Can a teacher take a pupil by the hand? What does a pupil mean by tapping another on the shoulder? Researchers highlight the positive effects of touch in a school environment.

Pupils are working on mathematical problems, and the teacher is walking around the class giving advice. One pupil solves a difficult problem, and the teacher pats her on the shoulder: ”Well done!”

Is this appropriate?

These days, discussion about touching often leads to associations with sexual harassment, the #metoo campaign, or tabloid scandals about teachers forcibly removing their pupils from the classroom.

The researchers in the Koskettava koulu (”Touching school”) project want to highlight the positive aspects of touch.

”Previous studies have shown that if a teacher touches the pupil in a way that feels friendly, encouraging, comforting and positive, it will probably result in the pupil being calmer, a more active participant and even attaining better grades,” says Liisa Tainio, head of the project and professor of Finnish language and literature education at the University of Helsinki.

 ”Our research material features memories in which former pupils describe positive memories of teachers who could comfort them at exactly the right time by just putting a hand on their shoulder or giving them a pat on the back.”

Videos, memory collections and interviews

The project researchers began with more than 100 hours of video recordings from classrooms in Finnish comprehensive schools. Soon they found that many had a great deal of personal memories about touch at school. This autumn, they decided to launch an online collection for memories.

Doctoral students Pilvi Heinonen and Ulla Karvonen went through the school memory archives of the Finnish Literature Society, and Vilma Vanhanen interviewed teachers and pupils about their experiences related to touch for her Master’s thesis.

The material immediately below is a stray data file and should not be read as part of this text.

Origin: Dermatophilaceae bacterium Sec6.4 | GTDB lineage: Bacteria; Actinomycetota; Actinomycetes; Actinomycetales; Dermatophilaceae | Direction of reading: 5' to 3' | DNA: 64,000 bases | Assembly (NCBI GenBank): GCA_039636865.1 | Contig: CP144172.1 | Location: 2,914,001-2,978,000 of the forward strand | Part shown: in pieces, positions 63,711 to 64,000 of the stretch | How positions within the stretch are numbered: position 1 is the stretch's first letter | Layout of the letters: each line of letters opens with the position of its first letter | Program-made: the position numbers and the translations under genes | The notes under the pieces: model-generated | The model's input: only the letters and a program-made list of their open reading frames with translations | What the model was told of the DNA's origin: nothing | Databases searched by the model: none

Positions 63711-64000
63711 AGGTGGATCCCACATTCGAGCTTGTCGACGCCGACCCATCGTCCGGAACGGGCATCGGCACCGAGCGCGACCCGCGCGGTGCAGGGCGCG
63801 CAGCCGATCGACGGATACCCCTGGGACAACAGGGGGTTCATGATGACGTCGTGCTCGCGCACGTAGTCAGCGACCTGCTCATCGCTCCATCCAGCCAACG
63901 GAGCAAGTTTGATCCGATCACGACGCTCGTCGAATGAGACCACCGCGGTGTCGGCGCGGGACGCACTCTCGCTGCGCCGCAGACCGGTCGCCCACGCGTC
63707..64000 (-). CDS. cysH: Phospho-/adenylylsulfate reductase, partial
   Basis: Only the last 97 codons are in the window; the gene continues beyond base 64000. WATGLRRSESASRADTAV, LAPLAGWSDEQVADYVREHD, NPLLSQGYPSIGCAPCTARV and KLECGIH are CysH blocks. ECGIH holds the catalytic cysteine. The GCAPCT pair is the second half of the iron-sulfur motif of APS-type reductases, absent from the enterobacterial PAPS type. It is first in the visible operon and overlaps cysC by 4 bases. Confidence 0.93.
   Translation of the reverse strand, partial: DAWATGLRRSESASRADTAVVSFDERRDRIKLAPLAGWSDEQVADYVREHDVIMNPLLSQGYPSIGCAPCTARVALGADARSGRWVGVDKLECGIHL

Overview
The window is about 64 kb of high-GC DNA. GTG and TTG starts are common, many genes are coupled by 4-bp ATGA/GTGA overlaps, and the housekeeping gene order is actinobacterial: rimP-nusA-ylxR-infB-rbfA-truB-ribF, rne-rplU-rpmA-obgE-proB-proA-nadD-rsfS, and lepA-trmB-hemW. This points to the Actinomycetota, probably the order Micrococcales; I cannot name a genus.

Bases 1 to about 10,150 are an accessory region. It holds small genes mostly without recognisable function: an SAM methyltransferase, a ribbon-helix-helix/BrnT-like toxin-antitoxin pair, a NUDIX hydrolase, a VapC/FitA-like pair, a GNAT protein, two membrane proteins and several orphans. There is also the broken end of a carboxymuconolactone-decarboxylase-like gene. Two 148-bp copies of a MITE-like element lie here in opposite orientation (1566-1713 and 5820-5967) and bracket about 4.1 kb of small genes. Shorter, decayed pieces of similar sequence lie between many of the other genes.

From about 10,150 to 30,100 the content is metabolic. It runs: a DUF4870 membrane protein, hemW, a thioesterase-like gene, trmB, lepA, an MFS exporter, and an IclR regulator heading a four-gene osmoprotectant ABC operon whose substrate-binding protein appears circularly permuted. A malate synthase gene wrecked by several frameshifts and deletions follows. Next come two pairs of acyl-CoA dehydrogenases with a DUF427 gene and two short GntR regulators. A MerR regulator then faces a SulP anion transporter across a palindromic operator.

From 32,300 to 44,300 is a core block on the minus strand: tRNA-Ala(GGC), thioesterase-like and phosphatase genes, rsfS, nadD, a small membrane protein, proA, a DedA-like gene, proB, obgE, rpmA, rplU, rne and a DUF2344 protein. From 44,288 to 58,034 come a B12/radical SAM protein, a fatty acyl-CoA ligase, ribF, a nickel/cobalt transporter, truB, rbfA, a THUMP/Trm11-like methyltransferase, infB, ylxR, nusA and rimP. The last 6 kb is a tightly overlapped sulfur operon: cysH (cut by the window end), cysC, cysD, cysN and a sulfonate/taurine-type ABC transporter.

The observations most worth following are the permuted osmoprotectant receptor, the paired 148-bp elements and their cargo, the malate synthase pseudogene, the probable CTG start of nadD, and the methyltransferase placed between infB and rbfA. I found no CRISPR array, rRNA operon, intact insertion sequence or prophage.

Our research material features memories in which former pupils describe positive memories of teachers who could comfort them at exactly the right time by just putting a hand on their shoulder or giving them a pat on the back.

As touch is fundamentally tactile, the researchers soon found that they were unable to glean information about this important aspect through traditional methods from linguistic and interaction research. Consequently, artists and experts of art-based research methods were invited to the project.

In her doctoral dissertation in art, Jaana Erkkilä-Hill examined how the teacher interacts with the pupils as an artist.  Simo Routarinne is a Master of Arts (Theatre and Drama) focusing on improvisation, and an interaction trainer. They will organise workshops for the researchers, so that they can experience art-based research methods. The workshops and the resulting documents will be used as research materials.

Teasing and entertaining

The researchers found that certain types of touch in the classroom were always interpreted identically. Deciphering the meaning of such inter-pupil conventionalised forms of touch was one of the first tasks for the researchers. Conventionalised touching can be, for example, tapping another pupil on the shoulder or patting their hand. Pupils use these kinds of touch to invite each other into interaction, and sometimes into play.

Physical behaviour generates another dimension of the school environment, alongside the verbal dimension. The physical and verbal dimensions may involve the same activity, but they may also aim for different goals. For example, pupils may use physical interaction to tease one another, even though verbally they are aligned with the teacher’s assignments. This way, different levels of actions intersect in the classroom.